Jerry Springer will be back with original shows starting today--good news for his legions of fans.

But the violence and the profanity will be missing, which is a little like sacking the wrestlers on "WWF Raw" and leaving viewers with just the ref. Definitely not the same show.

Yes, 13 months after promising to nix the daily "talk" show's on-air brawling, syndicator Studios USA has once again promised to eighty-six the fighting on "The Jerry Springer Show" and is throwing out the cuss words for good measure.

And this time they mean it.


No, seriously.

"We will produce and distribute a program that we feel is responsible-- no violence, physical confrontation or profanity," Studios USA promised.

"That program will be an original or a qualifying reedited repeat. We will inform stations that we are not providing any Jerry Springer program if these standards cannot be met."

To demonstrate its sincerity, Studios USA last week scrapped its lineup of Springer shows--including such tony titles as "Guess What, I'm Bisexual," "Proud to Be a Prostitute" and the sure-to-be-Emmy-nominated "My Daughter Wants to Be an Adult Film Star."

They were replaced with reruns from about five years back, before Springer discovered that there's no talk like a left hook to the jaw. Titles included "Female Body Builders" and "Snake Worshipers."

This left station executives wanting to crack somebody over the head with the furniture. This was not the sleaze they shelled out the big bucks for. And, they complained, why did Studios USA have to get religion during the final week of the May sweeps, when ratings are used to set ad rates for the coming months?

Their worst fears were realized. No Violence + No Profanity = Smaller Audience. In the Washington market, for example, during the second to last week of the May sweeps, "Springer" snared 87,000 homes. But the final week, when Studios USA sent over those reruns, "Springer" plunged to 63,000 homes.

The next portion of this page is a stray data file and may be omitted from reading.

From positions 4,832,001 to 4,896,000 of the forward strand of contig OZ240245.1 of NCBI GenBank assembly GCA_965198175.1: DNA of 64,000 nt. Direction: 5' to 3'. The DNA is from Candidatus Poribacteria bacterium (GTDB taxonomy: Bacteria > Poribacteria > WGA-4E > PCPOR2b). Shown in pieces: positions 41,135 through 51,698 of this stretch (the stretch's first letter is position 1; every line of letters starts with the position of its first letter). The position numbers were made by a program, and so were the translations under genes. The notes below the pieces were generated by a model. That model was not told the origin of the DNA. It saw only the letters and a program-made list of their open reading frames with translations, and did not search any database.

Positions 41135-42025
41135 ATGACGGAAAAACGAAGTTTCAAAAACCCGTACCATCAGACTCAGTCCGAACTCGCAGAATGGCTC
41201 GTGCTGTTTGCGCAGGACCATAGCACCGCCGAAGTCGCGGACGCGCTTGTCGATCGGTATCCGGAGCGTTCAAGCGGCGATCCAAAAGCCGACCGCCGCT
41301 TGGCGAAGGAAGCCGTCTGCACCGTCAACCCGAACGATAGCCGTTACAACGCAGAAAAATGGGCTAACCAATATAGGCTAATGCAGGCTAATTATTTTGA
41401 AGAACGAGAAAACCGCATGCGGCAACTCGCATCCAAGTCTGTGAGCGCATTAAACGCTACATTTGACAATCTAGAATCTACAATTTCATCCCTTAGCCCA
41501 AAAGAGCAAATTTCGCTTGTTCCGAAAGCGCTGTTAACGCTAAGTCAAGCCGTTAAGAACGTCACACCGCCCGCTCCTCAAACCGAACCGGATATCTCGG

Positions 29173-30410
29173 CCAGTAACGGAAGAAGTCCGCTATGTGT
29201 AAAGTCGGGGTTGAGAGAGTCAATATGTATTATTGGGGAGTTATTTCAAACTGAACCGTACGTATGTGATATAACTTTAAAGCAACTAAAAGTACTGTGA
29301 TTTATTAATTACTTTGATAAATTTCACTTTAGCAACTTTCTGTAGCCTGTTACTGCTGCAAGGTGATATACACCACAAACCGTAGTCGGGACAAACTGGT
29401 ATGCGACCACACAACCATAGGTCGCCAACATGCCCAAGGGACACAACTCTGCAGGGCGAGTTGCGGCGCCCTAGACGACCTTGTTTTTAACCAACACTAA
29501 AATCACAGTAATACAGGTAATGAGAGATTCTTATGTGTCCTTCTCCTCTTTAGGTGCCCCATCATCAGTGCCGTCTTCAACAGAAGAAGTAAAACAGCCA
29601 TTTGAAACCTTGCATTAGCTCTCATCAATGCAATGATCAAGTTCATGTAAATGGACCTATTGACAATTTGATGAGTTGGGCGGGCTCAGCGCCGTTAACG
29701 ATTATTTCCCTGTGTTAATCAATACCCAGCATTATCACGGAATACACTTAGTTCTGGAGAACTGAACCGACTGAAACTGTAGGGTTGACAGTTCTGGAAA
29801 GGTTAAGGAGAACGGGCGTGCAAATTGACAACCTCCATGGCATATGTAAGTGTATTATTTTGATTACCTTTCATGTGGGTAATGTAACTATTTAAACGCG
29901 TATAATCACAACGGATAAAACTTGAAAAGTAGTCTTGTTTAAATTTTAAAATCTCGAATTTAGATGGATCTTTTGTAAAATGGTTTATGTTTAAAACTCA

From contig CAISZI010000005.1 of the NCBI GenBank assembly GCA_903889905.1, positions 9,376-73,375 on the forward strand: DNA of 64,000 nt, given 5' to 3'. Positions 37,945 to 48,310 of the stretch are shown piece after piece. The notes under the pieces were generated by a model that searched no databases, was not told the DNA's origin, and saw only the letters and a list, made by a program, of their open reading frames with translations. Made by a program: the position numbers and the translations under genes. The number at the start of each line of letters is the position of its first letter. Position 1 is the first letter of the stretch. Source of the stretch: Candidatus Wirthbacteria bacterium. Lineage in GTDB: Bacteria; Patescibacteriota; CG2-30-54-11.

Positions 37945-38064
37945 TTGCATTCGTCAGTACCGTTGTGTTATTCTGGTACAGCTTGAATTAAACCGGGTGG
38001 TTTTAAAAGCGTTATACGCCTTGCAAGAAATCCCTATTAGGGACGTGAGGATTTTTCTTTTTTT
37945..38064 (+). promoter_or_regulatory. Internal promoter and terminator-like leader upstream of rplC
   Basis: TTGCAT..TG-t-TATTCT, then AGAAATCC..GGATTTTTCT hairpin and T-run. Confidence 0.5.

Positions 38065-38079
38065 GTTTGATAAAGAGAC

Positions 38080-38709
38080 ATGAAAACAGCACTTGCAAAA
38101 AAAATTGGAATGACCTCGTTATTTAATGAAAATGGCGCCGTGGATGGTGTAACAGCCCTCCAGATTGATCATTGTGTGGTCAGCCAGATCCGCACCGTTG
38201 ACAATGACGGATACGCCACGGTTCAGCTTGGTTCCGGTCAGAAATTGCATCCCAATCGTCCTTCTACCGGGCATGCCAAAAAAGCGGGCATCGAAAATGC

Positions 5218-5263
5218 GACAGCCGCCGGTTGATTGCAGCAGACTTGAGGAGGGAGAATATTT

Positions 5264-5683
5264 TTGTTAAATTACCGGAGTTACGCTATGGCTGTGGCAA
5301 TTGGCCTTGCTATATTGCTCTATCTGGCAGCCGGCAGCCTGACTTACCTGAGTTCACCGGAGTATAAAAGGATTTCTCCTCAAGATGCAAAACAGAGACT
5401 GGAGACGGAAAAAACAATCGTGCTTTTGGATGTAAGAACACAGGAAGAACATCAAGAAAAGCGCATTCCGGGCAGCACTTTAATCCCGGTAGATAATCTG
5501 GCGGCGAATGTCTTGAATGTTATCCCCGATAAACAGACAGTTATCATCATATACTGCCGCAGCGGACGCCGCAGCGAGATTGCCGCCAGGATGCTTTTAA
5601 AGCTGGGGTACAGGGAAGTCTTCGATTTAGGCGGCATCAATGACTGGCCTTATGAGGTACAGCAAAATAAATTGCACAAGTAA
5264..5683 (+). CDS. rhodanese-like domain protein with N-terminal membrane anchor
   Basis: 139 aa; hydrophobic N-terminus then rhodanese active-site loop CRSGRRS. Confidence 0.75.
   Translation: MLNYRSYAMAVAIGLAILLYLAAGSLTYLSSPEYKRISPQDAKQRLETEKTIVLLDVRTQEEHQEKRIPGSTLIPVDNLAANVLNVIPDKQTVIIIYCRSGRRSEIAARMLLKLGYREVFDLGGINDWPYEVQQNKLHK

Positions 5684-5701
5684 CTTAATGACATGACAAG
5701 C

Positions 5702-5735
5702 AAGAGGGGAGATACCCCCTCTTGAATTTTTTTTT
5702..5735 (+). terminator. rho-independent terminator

A station general manager in San Francisco called it "the worst example of a lack of sensitivity to television station customers" he'd ever seen.

Why are station execs so hopping mad? After all, the last time Studios USA pledged to tone down the show, in spring '98, it was just a matter of weeks--and lower ratings--before the brawling began again.

But a lot has happened in the year since then. The massacre at Columbine High School in Littleton, Colo., is widely regarded as a defining moment for the media. It prompted broadcast networks to pull some violent shows off their schedules. And the recent $25 million verdict against producers of "The Jenny Jones Show" for negligence in the murder of a guest has left talk show execs nervous.

Springer himself is scheduled to testify this week before the city council in Chicago, where his show is taped, about whether his daily fracas is real or staged. If real, the council will rule on whether the off-duty cops, who often work as security guards for his show, should be arresting his guests for assault. One industry newsletter reports that a few station execs have looked into legal options for dropping the show.

If the battling is determined to be faked, Studios USA can always move it over to Monday nights on its USA Networks, following "WWF Raw" and "WWF War Zone."

Forrest Sawyer has left ABC News after 11 years. Sawyer had been operating without a contract for months; his pact with the news division expired in 1998. Sources say his departure had to do with guarantees he wanted about his future role at the news operation. Sawyer has been a correspondent for many years and was a substitute anchor for both Ted Koppel on "Nightline" and Peter Jennings on "World News Tonight."

Some sources say that Sawyer wanted a guarantee he'd get the "Nightline" spot when Koppel retires; a Sawyer representative denied that to trade paper Variety.

Sawyer joined ABC News in 1988 as co-anchor of "World News This Morning" and news anchor for "Good Morning America." He was named anchor of "World News Sunday" in '89 and continued there until '93, when he was named anchor of newsmagazine "Day One"; later he co-anchored "Turning Point."

"He was an extremely important part of our family. . . . This was his decision," an ABC news spokesman said. "He feels it's time to move on and explore other options. We reluctantly agreed and we wish him well."

CAPTION: Ratings of "The Jerry Springer Show" plunged when toned-down episodes replaced outrageous topics.